I thought about creating an image of what one million attribution statements might look like, estimating at maybe 25,000 printed pages long, laid end to end perhaps 4 and a quarter miles long!

Is that how DALL-E works, Wayne? That’s the thing, when any of the people behind it try to explain exactly what it does, things get really vague. Is it really a merging of images? If it starts to generate the girl, before the yellow hat part, what is it doing? There is some kind of diffusion process that does a creative amount of iterations drawing upon all it’s inventory of “girls”, or is it picking one and then generating variances form that as a core? How does this merging happen?

We just have no intuition nor understandable feel for how it makes the image. If I am learning to paint a tree, and I study a collection of a hundred trees to inform how I paint, am I then responsible for giving credit to every item I looked at?

I am not countering your suggestion, but if the girl in the yellow hat is just plucked out of the pile and blurred with an image of a machine, well yes, that’s taken without credit.


I come from the Kirby Ferguson school of “everything is a remix” so I have been looking at DALL-E as one big old remix machine. Art & music both have deep cultural traditions of mashing-up and remixing the previous to create something new. Is this really all that different? I see parallels between what DALL-E does and what a talented mash-up or remix musician like Girl Talk does - taking bits and pieces of what is in the culture, repurposing and creating something new. Building on what came before. Is DALL-E that much different in this respect?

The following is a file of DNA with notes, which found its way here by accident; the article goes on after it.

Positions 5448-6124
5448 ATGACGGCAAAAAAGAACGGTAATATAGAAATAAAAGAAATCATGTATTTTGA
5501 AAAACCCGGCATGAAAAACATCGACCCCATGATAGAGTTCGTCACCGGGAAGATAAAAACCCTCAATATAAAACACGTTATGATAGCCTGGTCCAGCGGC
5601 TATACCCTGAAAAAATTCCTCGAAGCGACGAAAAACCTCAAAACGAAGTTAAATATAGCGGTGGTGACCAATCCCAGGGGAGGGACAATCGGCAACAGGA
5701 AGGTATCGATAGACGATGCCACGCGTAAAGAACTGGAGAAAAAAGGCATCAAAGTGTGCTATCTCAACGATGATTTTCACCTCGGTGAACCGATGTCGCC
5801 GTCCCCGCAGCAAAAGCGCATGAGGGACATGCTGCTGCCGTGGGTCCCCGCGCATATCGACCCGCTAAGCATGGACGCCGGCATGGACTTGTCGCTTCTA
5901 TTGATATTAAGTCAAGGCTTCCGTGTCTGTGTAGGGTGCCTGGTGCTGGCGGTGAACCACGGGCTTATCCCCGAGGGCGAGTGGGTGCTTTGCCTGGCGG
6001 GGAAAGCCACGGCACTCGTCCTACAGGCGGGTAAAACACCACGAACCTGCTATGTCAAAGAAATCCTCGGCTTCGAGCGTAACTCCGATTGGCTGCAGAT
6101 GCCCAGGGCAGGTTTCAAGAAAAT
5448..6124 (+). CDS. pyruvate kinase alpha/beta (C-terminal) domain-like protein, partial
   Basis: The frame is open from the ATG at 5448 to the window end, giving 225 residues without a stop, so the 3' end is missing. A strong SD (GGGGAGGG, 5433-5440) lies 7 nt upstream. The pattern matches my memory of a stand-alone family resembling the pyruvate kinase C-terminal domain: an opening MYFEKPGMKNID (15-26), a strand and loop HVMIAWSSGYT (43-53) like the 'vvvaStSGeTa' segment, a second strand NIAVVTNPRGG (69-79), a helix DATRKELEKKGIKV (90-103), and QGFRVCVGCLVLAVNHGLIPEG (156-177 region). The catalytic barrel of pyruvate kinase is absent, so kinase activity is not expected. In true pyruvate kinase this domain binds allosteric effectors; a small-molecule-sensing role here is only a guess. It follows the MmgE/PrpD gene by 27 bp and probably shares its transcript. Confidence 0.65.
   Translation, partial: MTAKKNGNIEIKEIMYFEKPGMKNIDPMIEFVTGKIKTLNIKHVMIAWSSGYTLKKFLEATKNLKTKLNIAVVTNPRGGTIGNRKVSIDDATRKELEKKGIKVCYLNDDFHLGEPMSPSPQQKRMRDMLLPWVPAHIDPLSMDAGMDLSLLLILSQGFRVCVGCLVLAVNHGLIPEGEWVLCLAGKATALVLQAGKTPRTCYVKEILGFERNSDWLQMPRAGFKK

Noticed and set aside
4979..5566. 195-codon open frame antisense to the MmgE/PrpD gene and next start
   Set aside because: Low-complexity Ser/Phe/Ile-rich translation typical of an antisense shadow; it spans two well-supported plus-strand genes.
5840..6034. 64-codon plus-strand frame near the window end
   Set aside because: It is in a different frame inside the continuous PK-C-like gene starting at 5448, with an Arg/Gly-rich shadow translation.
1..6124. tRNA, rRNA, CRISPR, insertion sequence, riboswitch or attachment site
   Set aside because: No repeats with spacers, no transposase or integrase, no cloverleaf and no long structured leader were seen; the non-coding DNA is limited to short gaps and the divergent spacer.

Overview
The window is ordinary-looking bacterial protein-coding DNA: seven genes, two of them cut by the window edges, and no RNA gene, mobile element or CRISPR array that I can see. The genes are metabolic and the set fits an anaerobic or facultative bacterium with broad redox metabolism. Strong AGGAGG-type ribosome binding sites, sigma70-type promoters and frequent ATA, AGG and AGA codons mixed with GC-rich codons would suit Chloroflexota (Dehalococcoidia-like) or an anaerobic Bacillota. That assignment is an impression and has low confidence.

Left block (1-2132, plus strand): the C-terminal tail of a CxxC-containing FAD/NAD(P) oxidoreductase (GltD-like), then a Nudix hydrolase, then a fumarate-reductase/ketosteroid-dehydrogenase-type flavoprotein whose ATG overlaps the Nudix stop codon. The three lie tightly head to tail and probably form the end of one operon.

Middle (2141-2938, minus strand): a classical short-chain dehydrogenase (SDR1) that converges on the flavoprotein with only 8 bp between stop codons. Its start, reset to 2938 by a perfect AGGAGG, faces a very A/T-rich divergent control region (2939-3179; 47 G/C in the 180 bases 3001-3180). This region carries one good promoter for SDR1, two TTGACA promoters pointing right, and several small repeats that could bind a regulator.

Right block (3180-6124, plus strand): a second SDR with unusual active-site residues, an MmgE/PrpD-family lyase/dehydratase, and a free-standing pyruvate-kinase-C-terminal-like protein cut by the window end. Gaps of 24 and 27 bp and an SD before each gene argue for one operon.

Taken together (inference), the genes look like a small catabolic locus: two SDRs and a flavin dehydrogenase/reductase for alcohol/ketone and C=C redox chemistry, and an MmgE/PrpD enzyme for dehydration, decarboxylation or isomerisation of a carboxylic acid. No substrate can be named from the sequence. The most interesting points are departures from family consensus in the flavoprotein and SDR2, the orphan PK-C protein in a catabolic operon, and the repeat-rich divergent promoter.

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I’m so with you on everything is a remix Clint! I guess looking at platforms like DALL-E, the things that stand out for me are the ways such platforms are funded by and geared to generate returns for venture capital and how they can produce exponential numbers of new remixed works compared to an individual artist like Girl Talk.

Yes, you are right on both counts - the massive scale & the financial motive driving the development of the platform. And I agree 100% with you on both counts, especially the $$$ being driven into these systems with an expectation of return, although I will also mention that there has always been a commercial element to art creation going back hundreds of years (and indeed I think of much of the corpus that a remix music artist pulls from was created originally not as art, but as commerce by monopolistic record companies).

I know there is likely a naivety into how I am thinking given the (possible) massive amounts of dollars involved and lack of transparency as to what the underlying technology actually does, or potentially someday will do. But I think there is also a broader issue at work here for me at least, and that is at what point do cultural artifacts become “owned” by us - the collective, the commons - for uses like remixing to build new works? Why is there such a high (and often arbitrary) commercial value on cultural works in the first place and who drives that demand & value?